Merriam-Webster defines illness as, “a specific condition that prevents the body or mind from working normally.” If this is true, then how do we succeed in a world designed by and for “normal” minds? Here’s what I think: We do it like McGyver, with nothing but a safety pin, a stick of gum and a thimble. We do it like Ginger Rogers, dancing backwards, in heels. We do it like Joseph Friedman, who thought straws should be bendier, just because. For both the famous and the unfamous, success often requires a great deal of creativity.
Here’s what she said, “If you have pleased everyone who has asked something of you, you are doing something wrong. It’s ok to say no. You’re good at what you do, but you aren’t the only one who can do it.” I know she’s right but I can see this might take some practice.
I don’t take it personally if someone doesn’t pay attention when they ask me how I’m doing. If it turns out that they’re not listening, I chalk it up to experience and move on. It can be frustrating to be misunderstood, but it’s not the end of the world. I can always try again.
Science posits that the origins of my mental illness are in my DNA, inextricably woven into the fabric of my life. My personality exists separate yet equal to my diagnosis. I have a sense of control over my thoughts and actions, but I also have to recognize that this is an illusion, albeit one that I’m invested in for the sake of my mental health.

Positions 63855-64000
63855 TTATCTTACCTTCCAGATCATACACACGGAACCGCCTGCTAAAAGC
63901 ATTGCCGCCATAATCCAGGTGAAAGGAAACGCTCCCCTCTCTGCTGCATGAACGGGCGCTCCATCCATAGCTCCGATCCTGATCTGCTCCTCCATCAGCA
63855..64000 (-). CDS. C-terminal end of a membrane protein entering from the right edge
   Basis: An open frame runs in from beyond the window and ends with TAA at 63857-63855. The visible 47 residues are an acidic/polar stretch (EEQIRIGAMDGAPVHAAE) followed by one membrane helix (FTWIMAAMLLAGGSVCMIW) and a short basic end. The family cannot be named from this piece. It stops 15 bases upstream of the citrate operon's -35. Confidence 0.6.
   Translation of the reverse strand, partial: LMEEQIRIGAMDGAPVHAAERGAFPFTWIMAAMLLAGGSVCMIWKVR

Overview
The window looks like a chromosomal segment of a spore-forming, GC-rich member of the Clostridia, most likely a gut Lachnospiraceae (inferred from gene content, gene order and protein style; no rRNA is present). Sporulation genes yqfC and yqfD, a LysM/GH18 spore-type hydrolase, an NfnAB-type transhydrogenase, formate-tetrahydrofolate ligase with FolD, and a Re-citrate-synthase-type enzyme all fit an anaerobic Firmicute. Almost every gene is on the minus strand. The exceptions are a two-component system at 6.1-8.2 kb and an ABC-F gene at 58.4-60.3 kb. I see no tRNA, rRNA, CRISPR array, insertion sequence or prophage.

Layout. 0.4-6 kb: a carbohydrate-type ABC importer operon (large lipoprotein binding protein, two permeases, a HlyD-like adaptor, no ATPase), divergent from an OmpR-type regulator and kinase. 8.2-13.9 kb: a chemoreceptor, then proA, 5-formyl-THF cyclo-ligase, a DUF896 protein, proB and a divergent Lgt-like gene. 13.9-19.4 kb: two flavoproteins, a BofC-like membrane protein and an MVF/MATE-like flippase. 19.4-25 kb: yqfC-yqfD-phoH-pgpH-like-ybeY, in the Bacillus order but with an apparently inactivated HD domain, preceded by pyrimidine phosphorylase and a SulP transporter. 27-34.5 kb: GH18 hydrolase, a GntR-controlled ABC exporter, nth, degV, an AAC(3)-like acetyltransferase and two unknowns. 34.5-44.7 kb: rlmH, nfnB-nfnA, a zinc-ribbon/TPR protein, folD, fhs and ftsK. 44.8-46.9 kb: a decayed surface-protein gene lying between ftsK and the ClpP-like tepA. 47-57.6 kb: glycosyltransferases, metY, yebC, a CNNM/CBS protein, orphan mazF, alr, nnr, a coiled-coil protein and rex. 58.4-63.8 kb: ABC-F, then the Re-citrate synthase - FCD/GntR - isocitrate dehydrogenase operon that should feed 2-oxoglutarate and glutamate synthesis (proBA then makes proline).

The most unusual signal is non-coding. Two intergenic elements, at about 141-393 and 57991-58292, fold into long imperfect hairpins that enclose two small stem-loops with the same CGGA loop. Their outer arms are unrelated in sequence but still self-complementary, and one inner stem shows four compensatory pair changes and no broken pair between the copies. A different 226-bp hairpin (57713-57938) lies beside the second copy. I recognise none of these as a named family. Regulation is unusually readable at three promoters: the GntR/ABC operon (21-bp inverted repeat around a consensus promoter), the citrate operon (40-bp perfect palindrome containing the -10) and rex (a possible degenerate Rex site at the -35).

There are times when, even medicated, depression cuts through and I can’t muster the gumption to accomplish anything. I’ve read that this is common, but knowing that doesn’t make it any easier. For me, being depressed means waiting out the course of the symptoms. Talk therapy helps, but I’d still like some kind of merit badge for getting stuff done.
When I choose to agree with the shame I feel, I am the one giving power to stigma. I am the only one who has the power to break this internal stigma because I get to choose what I believe about myself. So for me breaking stigma requires intentionally breaking out of the mindset my childhood gave me. It requires me to talk back to my mental tapes that tell me I am not enough.
Today I live in gratitude for all of the help I’ve received, and especially for the gift of acceptance which I awarded myself. The perseverance of my therapist and trusted friends helped get me from my deluded thoughts to a place where truth helps me heal. My symptoms are more obvious to me now when they arise, and I’m vigilant about my mental health.
I have survived for 32 years despite my best efforts. Consequently, I talk about mental health a lot because it affects me every day. I talk about it with my therapists, my friends, my family, the Internet. I talk about my scars from self-harm, my suicide attempts, my battle with addiction, the miscarriages I had, and the continuing, day-to-day frustrations of living with my disorders.
I always want people to immediately understand bipolar as I do, and it is frustrating. How do you explain something so immense, and intricate, in a couple of minutes of causal conversation? I just want to get from point A to point B, quickly. But I have found that saying “hello, my name is Sean, and I have bipolar disorder,” isn’t the most effective way to set the groundwork for any type of relationship.